|Which Brings Me to You is a romance novel for the hip, ironic crowd, or as one of the narrators describes the type of person she immediately recognizes as a kindred soul, “we hate sentimentality and yet we’re deeply sentimental.” Steve Almond, best known for his confectionary memoir Candyfreak and Julianna Baggott, who has published novels, children’s books and poetry anthologies, alternate the male and female point of view in this modern love story that even a jaded Generation Y reader will take to heart.
John and Jane meet at a wedding, and after trading witty and cynical remarks they quickly find themselves making out in a coat closet. But before the point of no return, John suddenly stops, claiming that he likes Jane too much to make this just another one-night stand. The two decide to return to their respective homes (New York City for John, Philadelphia for Jane) and write to each other. But these are to be no ordinary “how are you doing?” letters. They vow to leave no secret unrevealed as they confess the details and “unload the memories” of their love lives. Once they share their regrets, they’ll meet again to determine if their initial attraction can survive knowing the honest truth about their pasts.
John goes first, telling Jane the story of his adoring high school girlfriend from an alcoholic family, and after Jane gets past an initial bout of shyness, she joins in with the tale of her own adolescent love, a bad boy with a Mohawk. Their sagas of heartbreak, betrayal, sexual experimentation and even death are brutally honest. Even though they promised confession, not seduction, neither John nor Jane can resist inserting a bit of flirtation into their correspondence. But by the time they’re finally ready to meet again in person, they’re unsure if their new knowledge of each other has made them more likely to live happily ever after, or less. Is there such a thing as too much truth?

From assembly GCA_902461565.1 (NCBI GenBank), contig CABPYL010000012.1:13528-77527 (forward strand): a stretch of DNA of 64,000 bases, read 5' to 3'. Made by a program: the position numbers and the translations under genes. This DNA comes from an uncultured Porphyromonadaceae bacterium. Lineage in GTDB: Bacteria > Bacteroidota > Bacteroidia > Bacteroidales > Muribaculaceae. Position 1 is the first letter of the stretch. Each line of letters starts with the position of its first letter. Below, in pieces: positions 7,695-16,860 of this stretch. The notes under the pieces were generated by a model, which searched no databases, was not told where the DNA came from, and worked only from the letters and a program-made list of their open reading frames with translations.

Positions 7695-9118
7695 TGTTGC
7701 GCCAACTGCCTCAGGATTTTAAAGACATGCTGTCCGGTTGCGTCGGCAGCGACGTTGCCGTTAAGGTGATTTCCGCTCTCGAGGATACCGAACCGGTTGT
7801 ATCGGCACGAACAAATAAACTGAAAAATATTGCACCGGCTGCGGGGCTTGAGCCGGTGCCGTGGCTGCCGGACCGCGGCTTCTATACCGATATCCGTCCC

I am predisposed to like most epistolary novels, as my husband and I conducted a courtship through the good old U.S. mail more than 20 years ago. But I wouldn’t have devoured Which Brings Me to You in a single sitting if it weren’t well-written and engaging. Having the couple write real letters, not just e-mails or instant messages with emoticons and LOLs, gives the book a touch of old-fashioned literary elegance that is in sharp contrast to its modern attitude. Steve Almond’s John is smart-assed but vulnerable, and funny as hell (his frantic, doomed attempt to retrieve a letter he wrote while drunk is the comic highlight of the book), while Juliana Baggott’s Jane is quirky, witty and not quite as tough as she thinks she is. Her sections are more poetic and sometimes harder to parse than Almond’s but no less effective. Her description of the ill-fated relationship with a man whose main attraction is his complete normalcy is particularly poignant and believable.
There is nothing more romantic to me than two wounded but determined people connecting through their own words and finding a shelter from the storm of modern life’s craziness. The insights John and Jane have gained about themselves and each other give the reader hope that they have the chance to build something special together, even if it won’t be easy. It’s even sweeter for the fact that the two urban cynics would roll their eyes at the thought of a sappy, happy ending.
One warning: while there are not many explicit sex scenes in the novel, there is a lot of frank talk about the act and plenty of colorful language, as well as an allusion to a homosexual relationship. I certainly wouldn’t want my 15 year old daughter to read the book. But I highly recommend it to any adults who, somewhere deep down in their world-weary hearts, still believe in love.